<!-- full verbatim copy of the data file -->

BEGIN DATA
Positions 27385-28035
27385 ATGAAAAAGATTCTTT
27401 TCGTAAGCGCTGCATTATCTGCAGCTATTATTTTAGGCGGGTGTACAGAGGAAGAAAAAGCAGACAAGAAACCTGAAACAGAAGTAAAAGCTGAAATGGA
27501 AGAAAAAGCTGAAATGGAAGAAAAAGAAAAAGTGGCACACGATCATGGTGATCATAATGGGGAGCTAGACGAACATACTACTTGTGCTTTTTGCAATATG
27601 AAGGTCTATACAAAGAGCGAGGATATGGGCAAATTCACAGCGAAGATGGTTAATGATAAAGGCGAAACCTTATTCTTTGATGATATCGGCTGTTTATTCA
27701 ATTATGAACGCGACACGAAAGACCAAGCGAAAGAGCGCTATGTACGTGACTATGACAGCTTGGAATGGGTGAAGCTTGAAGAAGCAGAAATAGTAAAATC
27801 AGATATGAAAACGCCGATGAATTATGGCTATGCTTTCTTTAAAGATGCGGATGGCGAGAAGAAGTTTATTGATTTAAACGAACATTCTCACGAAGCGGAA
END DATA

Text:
Positions 27385-28035
27385 ATGAAAAAGATTCTTT
27401 TCGTAAGCGCTGCATTATCTGCAGCTATTATTTTAGGCGGGTGTACAGAGGAAGAAAAAGCAGACAAGAAACCTGAAACAGAAGTAAAAGCTGAAATGGA
27501 AGAAAAAGCTGAAATGGAAGAAAAAGAAAAAGTGGCACACGATCATGGTGATCATAATGGGGAGCTAGACGAACATACTACTTGTGCTTTTTGCAATATG
27601 AAGGTCTATACAAAGAGCGAGGATATGGGCAAATTCACAGCGAAGATGGTTAATGATAAAGGCGAAACCTTATTCTTTGATGATATCGGCTGTTTATTCA
27701 ATTATGAACGCGACACGAAAGACCAAGCGAAAGAGCGCTATGTACGTGACTATGACAGCTTGGAATGGGTGAAGCTTGAAGAAGCAGAAATAGTAAAATC
27801 AGATATGAAAACGCCGATGAATTATGGCTATGCTTTCTTTAAAGATGCGGATGGCGAGAAGAAGTTTATTGATTTAAACGAACATTCTCACGAAGCGGAA